PCE has a Board of Directors, but in this case it is made up of representatives of each of the member cities, such as city council members, mayors, etc., and county reps, all serving in non-paying roles.
Beyond the amazing change to be able to choose where your grid energy comes from, there are other substantial benefits to this program:
- Either PCE program offers more renewable energy usage than before
- Compared to a current PG&E bill, one can save a few dollars under ECOplus, or one can spend just a few dollars more for the 100% renewable energy ECO100
- Profits generated by PCE are reinvested back into the community, mainly toward new energy efficiency programs
- Taxes do not increase, as PCE is paid for by revenues, not taxes
- All low income energy programs customers had with PG&E remain, including CARE, FERA, and Medical Baseline discounts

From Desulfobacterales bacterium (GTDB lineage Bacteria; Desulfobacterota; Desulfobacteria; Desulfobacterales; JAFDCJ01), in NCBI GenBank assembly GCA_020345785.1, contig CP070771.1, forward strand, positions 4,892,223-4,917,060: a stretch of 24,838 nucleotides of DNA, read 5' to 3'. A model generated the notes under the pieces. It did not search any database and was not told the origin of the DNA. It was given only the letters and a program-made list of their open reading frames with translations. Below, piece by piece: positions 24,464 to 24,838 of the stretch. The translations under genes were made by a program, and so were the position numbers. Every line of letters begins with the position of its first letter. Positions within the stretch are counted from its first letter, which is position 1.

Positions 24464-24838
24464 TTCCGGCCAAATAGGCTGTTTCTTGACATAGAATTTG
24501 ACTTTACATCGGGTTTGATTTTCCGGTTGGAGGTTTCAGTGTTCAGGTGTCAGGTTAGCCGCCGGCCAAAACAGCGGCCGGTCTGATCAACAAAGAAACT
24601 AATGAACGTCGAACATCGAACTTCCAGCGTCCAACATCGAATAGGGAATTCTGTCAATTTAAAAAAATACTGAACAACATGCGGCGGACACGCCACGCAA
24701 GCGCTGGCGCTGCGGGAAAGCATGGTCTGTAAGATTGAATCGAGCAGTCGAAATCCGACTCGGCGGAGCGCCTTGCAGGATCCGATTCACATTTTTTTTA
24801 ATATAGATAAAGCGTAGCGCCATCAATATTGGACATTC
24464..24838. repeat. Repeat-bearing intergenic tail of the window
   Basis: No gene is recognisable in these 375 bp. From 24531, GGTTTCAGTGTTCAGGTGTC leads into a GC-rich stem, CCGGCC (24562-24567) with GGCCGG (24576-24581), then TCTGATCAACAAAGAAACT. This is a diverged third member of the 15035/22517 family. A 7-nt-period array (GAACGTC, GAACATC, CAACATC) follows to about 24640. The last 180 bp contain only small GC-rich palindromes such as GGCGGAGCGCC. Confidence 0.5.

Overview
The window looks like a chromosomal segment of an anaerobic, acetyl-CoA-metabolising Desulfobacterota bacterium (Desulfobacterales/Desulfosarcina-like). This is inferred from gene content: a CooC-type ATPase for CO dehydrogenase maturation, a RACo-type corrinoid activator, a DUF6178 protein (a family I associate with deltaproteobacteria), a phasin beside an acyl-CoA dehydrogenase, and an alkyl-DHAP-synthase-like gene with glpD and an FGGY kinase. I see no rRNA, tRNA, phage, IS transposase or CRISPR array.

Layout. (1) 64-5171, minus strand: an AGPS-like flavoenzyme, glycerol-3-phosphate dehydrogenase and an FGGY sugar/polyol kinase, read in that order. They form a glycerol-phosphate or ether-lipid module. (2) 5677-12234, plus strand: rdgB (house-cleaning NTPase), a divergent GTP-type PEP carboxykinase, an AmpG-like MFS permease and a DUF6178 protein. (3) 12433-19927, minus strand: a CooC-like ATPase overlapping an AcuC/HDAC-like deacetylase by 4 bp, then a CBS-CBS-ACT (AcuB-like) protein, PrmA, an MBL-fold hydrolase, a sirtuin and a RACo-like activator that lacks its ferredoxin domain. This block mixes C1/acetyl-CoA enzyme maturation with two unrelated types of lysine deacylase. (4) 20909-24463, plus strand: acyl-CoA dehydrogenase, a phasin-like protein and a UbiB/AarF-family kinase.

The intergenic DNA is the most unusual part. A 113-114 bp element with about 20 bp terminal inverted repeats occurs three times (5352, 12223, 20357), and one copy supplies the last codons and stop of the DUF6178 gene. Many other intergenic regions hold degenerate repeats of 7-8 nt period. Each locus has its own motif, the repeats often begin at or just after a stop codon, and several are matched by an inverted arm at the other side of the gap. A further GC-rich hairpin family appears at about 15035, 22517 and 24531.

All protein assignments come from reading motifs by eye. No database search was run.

It is a program that has worked well in the Bay area since Marin County (bordering San Francisco city/county to the north) adopted a CCA program in 2010. Sonoma and San Francisco counties followed suit in 2014 and 2016. In southern California, the city of Lancaster (pop. ~ 170,000) adopted the program in October, 2015.
What if you have already gone solar? Or are about to?
So then does community choice energy take the place of going solar at your home? Well, not so much.
Perhaps most significantly, while the program does provide renewable energy to customers, it will not reduce monthly electric bills nearly as much (if at all) compared to having a solar system.
A solar system would generate much more savings per month, for potentially 25–30 years or more, whereas the PCE program could either save or cost the customer a very slight percentage compared to their current PG&E bill.